Jenny Brown, director of the Kern High School District Facilities Planning Dept., says the $173-million project, which completed in 2022, created facilities with a college campus feel, providing spaces that support students as well as the community.

“They worked intensely with our school district staff to create a new vision for what our schools can be,” Brown says. “The project ended up being so successful because HMC helped us work through those questions and those issues so that we could really change gears as a district.”

Current work on the boards includes the Honeybee Discovery Center, a 15,000-sq-ft facility in Orland that aims to educate school groups and the community about honeybees in an environment that complements the local agricultural context. The project features an elevated pollinator garden, observation hive and a multifunctional classroom that houses lectures, hands-on labs, culinary classes, honey-tastings and other events. The center is designed to produce 120% of its energy needs, making it a net positive facility.

“HMC brings a lot of creativity and outside-the-box thinking,” says Carolina Burreson, CEO of Honeybee Discovery Center. “They really dreamt up what we could not, and it’s very inspiring.”

Clovis Community Medical Center

The $300-million Clovis Community Medical Center expansion, completed in May 2022, is rooted in providing a healing environment for the community.
Rendering courtesy of HMC Architects

Design for Good

Importantly, HMC’s projects also align with the firm’s mission: Design for Good. With its focus on health care, education, community and cultural spaces, HMC exclusively works on projects that have a positive impact on the communities that its projects serve.

“When I came here [in 2001], our chairman would say that the facilities we design bring people into this world, care for them while they’re here, educate them and then help them gracefully exit this world,” recalls James Krueger, HMC’s director of design.

It’s a message that he says also resonates with many interns and recent graduates entering the job market. “We try to find folks that align with our mission and values,” Krueger says. “We talk about designing for good and how we give back. We talk about how we design projects and the process we go through. We find a lot of people who are really excited about those things.”

A big component of its efforts to retain employees is encouraging regular communication between staff and management, says Alan Lamonica, senior vice president of human resources. Some of that comes through formal channels, including robust engagement surveys that collect data to measure people’s sentiments and what they would like to see from the firm. Senior leadership also offers quarterly town halls at each of the firm’s six offices. More recently, the firm has started regular “listening tours,” where members of the HR staff offer one-on-one chat sessions with employees.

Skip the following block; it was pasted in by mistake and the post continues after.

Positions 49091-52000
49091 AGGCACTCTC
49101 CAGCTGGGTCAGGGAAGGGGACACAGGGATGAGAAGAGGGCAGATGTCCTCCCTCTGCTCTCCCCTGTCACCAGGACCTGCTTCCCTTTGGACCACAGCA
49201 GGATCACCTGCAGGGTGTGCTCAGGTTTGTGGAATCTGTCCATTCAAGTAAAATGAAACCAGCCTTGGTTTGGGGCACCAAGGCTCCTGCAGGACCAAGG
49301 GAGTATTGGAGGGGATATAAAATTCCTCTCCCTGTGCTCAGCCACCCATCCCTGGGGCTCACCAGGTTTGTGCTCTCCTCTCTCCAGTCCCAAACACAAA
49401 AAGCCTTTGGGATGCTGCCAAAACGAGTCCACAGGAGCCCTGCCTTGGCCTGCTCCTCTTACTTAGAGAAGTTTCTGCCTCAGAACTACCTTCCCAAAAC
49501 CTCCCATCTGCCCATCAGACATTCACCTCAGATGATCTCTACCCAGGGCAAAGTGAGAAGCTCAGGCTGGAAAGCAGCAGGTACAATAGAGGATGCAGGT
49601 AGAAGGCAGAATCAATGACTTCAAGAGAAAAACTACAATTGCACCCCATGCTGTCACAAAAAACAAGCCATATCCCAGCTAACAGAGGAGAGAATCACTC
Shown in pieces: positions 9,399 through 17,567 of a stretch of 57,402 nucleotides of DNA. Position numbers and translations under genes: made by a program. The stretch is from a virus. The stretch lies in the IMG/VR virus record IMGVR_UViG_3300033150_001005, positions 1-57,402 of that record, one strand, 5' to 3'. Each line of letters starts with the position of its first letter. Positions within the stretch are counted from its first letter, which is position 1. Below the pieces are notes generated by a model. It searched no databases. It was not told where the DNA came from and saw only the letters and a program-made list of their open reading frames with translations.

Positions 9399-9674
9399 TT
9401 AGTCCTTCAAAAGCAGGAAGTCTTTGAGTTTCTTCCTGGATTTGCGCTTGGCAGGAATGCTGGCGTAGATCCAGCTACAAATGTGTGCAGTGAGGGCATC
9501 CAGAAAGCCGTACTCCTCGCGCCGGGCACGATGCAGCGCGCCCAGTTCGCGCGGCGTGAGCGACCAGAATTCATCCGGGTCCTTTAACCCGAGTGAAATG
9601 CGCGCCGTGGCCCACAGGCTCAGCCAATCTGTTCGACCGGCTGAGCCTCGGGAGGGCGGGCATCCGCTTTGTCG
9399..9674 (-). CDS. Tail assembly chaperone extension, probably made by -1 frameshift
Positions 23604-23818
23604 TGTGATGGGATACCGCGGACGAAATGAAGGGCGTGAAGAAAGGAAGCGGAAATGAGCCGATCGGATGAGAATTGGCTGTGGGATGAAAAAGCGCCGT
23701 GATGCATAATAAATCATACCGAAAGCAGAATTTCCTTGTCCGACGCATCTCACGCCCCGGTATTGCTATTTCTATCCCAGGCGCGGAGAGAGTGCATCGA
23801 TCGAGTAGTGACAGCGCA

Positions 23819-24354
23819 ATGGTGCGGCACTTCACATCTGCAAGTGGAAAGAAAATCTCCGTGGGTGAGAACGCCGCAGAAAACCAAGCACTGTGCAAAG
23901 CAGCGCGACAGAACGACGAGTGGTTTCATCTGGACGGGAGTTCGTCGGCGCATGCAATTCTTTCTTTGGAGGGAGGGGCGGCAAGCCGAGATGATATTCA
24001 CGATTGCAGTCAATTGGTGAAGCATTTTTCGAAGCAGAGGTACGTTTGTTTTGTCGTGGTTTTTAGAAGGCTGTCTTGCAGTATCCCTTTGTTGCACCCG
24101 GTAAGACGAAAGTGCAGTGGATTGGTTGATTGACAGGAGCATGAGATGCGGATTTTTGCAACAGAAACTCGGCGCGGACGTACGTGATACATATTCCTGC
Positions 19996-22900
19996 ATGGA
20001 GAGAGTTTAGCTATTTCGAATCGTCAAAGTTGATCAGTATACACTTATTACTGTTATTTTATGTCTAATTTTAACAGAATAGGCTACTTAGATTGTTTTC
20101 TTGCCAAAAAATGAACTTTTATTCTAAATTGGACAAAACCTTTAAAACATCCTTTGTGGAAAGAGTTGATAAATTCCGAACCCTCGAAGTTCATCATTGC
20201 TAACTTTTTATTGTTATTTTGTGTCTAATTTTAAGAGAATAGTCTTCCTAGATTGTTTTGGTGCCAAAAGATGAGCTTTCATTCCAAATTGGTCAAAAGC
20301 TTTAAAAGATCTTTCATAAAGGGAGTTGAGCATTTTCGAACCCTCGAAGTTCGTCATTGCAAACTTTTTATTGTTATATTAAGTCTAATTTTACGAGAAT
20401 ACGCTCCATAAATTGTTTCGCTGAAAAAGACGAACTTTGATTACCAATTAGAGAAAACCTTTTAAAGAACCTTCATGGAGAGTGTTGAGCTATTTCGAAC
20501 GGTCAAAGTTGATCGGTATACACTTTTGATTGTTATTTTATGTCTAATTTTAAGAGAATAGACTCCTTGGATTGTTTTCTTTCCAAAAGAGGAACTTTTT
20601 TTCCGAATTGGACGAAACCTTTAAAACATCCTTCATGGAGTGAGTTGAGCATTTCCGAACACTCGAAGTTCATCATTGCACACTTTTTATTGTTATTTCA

The Malibu High School Administration

The Malibu High School Administration, Library and Classroom Building, completed in spring 2022, offers modern, flexible spaces with sea breezes and views of the surrounding mountains.
Rendering courtesy of HMC Architects

“We try to perpetuate a culture of listening to our teams and bringing that feedback to the person who can make change regarding whatever it is that you’re hearing,” Lamonica says.

As an employee-owned company under an employee stock ownership program (ESOP), Lamonica says staff feels a deep connection to the firm and its success. “Initially, we were under the impression that what’s really important to people in an ESOP is wealth generation,” he says. “And while that’s important, it’s not what’s top of mind for folks. It’s not so much that we’re going to create wealth for them. It’s the fact that we operate with the intent that they’re part of the solution.”

“They really dreamt up what we could not, and it’s very inspiring.”
— Carolina Burreson, CEO, Honeybee Discovery Center

HMC also looks to foster growth of talent through “mentorship circles,” which bring senior and junior talent together in group meetings to talk about their development. The firm recently partnered with DesignIntelligence to create a year-long firmwide leadership development program aimed at developing future firm leaders.

Equity and diversity have been long-standing values for the firm. HMC’s staff has 54% minority representation with near equal gender representation. “We do benefit from being in California, which is a bit of a melting pot, but we’ve been very deliberate in our focus on making sure that our representation in the firm matches the representation of our communities,” Lamonica says.

To aid in those efforts, HMC has partnered with historically Black colleges and universities to offer paid internships. The firm also conducts annual pay equity reviews to ensure fair pay across all demographics.

Looking ahead, Staton says HMC is on pace to match or exceed 2022 revenue this year, trending 10% above estimate. Although its strong portfolio and recent string of major wins helps position HMC in its business pursuits, he says the strength of the firm’s workforce ultimately drives its success.

“It’s not just one thing that brought us to this place,” Staton says. “It’s taken years of effort to build what we have now.”